The Center for American Progress' report on Bears Ears National Monument said the political sentiments of Utah leaders like Hatch underscores the need for continued protections.

“Efforts to get rid of protections for the area should be seen for what they are: a sellout of our national heritage to special interests," Rowland said. The report, Rowland notes, says the area's vulnerability to mining and oil and gas development is high without monument protections.

But critics of the monument and the Bureau of Land Management say otherwise, with a federal agency assessment that says the majority of the land in the Bear Ears footprint has low-to-moderate potential for oil and gas development and much of the area was already closed to leasing or had restrictions. A proposed uranium mine expansion lies outside the monument's boundaries, although BLM maps show there may be some high mining potential for uranium within the monument.

Jami Bayles, president of the Stewards of San Juan County, said the report was generated by its own special interests.

"The fact that this analysis was carried out by the Center for American Progress is quite telling," she said. "The (center) works arm in arm with the Conservation Lands Foundation, who has been a major promoter of the Bears Ears Monument. … So to say that the reason people oppose the monument is because they want to drill for oil and develop the area is a fallacy. We oppose it because we don’t want to lose our little community and become the next Moab."

Bayles said the report, by comparing Bears Ears with national parks, misses its own point.

"The analysis showed that Bears Ears exceeded several national parks including Arches, Grand Canyon and Yellowstone in a variety of ecological categories. Could that be because it’s located in an area that has never had a massive, overcrowded, and overdeveloped recreation and tourist economy? We simply don't want the land to change. We’ve kept it pristine for decades, and we don’t need monument or park status to keep it that way."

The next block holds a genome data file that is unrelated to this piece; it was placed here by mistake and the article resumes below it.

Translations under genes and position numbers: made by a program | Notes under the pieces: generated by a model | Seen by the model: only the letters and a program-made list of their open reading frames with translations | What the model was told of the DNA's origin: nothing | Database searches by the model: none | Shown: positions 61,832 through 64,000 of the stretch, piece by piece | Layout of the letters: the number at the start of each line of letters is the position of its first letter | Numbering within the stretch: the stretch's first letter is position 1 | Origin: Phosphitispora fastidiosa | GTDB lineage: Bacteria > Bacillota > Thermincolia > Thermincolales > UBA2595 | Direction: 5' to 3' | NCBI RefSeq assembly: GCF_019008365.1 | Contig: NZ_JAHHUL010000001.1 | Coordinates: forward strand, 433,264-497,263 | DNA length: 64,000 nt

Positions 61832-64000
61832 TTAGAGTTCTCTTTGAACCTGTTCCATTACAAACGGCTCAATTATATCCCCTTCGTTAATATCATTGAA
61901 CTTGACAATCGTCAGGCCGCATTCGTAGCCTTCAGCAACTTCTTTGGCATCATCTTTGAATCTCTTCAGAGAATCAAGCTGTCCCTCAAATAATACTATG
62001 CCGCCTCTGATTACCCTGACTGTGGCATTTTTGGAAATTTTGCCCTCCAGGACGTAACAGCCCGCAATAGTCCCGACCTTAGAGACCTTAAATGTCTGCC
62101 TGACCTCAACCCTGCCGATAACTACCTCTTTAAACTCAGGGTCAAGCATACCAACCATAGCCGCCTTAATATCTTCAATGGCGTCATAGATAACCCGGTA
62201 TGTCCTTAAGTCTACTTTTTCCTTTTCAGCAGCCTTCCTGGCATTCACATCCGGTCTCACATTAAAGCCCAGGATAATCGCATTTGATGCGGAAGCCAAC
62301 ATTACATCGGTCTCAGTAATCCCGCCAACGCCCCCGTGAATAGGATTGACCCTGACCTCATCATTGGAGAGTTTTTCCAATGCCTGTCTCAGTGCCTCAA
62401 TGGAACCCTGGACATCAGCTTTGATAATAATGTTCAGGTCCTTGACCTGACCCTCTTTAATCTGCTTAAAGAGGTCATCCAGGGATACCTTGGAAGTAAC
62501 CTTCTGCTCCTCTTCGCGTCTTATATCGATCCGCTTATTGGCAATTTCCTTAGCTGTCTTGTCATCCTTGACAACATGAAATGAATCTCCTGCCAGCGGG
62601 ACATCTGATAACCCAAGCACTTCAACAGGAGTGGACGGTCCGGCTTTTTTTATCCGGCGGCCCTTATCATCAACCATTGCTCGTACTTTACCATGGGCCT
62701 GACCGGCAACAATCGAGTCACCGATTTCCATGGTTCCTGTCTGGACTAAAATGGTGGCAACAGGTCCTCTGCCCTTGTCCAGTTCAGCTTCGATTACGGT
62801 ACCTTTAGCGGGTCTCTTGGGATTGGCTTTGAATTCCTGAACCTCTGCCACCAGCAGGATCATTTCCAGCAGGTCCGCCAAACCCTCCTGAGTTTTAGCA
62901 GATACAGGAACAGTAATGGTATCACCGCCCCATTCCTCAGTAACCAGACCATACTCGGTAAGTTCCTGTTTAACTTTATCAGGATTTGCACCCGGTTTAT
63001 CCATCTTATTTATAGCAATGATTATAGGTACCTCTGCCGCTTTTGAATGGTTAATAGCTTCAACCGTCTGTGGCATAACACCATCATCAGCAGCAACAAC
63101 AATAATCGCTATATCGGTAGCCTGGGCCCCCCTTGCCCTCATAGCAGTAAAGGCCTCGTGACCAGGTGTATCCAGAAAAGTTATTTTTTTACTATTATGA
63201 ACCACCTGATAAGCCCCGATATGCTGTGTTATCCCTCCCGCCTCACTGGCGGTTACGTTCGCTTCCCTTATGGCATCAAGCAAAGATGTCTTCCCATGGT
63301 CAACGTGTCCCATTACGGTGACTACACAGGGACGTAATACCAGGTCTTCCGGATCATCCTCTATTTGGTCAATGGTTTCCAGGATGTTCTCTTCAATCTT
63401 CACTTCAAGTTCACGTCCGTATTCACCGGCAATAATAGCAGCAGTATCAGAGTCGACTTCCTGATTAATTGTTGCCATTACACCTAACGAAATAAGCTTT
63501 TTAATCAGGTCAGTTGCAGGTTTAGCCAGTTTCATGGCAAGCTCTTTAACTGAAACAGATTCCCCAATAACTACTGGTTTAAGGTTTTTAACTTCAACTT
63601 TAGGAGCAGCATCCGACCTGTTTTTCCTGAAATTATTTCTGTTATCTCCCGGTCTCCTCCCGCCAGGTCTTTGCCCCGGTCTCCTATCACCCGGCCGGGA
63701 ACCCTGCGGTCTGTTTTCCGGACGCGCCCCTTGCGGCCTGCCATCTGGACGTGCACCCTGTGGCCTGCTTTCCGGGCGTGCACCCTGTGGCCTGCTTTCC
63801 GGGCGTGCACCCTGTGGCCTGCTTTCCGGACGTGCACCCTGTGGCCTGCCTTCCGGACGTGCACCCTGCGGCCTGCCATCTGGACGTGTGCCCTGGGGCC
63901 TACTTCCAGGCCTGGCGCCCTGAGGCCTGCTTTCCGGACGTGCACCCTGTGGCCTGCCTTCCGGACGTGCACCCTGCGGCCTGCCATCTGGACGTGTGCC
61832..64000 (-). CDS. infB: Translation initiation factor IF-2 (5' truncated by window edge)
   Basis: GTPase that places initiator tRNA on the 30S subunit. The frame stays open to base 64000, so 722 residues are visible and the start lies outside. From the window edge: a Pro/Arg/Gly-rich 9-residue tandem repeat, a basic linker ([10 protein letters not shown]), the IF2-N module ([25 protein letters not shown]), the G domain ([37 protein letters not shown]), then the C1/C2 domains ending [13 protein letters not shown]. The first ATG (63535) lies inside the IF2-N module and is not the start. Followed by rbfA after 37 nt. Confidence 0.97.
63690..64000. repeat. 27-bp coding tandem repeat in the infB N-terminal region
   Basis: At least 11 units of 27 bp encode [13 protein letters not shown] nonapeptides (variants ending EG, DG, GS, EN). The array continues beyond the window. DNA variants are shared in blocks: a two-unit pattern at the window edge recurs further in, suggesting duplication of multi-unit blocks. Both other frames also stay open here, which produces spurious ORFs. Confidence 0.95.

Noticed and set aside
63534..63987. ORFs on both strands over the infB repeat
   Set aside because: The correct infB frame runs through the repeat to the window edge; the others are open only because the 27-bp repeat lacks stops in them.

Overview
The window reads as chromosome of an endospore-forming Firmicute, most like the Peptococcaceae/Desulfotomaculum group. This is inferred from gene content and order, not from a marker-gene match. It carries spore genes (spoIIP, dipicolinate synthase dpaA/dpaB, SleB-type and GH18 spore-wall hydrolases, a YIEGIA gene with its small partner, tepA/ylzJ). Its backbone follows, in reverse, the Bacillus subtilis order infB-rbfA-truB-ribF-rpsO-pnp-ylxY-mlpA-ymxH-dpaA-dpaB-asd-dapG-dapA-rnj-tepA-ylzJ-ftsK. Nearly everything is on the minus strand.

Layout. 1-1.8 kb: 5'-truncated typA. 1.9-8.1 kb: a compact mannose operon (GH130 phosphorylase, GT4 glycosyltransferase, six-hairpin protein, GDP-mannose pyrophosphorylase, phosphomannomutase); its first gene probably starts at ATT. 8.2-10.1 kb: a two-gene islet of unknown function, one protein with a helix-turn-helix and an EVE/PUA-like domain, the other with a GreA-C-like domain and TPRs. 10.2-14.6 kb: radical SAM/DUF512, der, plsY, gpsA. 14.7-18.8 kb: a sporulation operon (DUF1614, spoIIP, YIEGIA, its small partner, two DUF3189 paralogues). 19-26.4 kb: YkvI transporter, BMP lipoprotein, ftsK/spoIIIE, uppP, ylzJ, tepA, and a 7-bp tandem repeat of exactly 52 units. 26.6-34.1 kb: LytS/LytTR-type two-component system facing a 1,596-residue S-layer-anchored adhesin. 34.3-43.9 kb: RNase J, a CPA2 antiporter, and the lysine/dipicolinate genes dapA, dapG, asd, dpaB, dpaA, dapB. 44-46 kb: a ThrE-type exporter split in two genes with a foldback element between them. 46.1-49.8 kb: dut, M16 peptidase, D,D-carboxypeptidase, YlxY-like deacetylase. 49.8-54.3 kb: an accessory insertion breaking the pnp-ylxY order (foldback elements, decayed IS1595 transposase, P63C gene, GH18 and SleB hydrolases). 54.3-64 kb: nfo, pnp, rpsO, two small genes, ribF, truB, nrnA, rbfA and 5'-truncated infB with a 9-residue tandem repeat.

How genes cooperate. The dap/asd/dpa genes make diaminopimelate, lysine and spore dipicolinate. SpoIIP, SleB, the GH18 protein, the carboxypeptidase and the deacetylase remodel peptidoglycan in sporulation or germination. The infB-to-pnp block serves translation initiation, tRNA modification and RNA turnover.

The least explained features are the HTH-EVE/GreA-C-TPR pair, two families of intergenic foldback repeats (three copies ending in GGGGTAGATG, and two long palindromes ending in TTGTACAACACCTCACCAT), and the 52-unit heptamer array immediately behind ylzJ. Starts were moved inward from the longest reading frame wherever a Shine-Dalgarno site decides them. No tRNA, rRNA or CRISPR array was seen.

Sen. David Hinkins, R-Orangeville, whose district includes the Bears Ears region, added that making the area a monument is the best way to jeopardize its landscape.

"Publicizing it like this in this report is not going to be doing it any favors," he said. "It seems backward to me. Evidently all this has happened with it being so wonderful with protections that have been around 50 to 100 years. So why do you want to make it an attraction for people to come?"

The BLM said it has been struggling with increased visitation to the region in the last couple years and the publicity surrounding Bears Ears is driving more people to visit.

"We are sensing that a lot of them are not familiar with the area," said BLM spokeswoman Lisa Bryant.

"These canyonlands are a great place to get away from the hustle and bustle and are also far away from gas stations and convenience stores," she added. "So we ask that everyone be prepared with proper clothing, water, food, maps and obtain the necessary permits before entering the backcountry."

She said that the BLM is working with partners that include the Blanding Visitor's Center and National Park Service offices to educate visitors about being safe on the public lands and exercising respect for cultural artifacts they may come across. In addition, the agency has prepared a brochure to provide additional information to would-be tourists and visitors.

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The Bears Ears National Monument proposal captured the attention of Washington, D.C., after an intense campaign by a coalition of five Native American tribes that worked with environmental groups to lobby for monument protections for land they say is sacred.

The tribes sought a co-management strategy with the federal government that was recognized in Obama's monument proclamation issued last December. That management includes a tribal commission with representatives from Native American tribes from the region.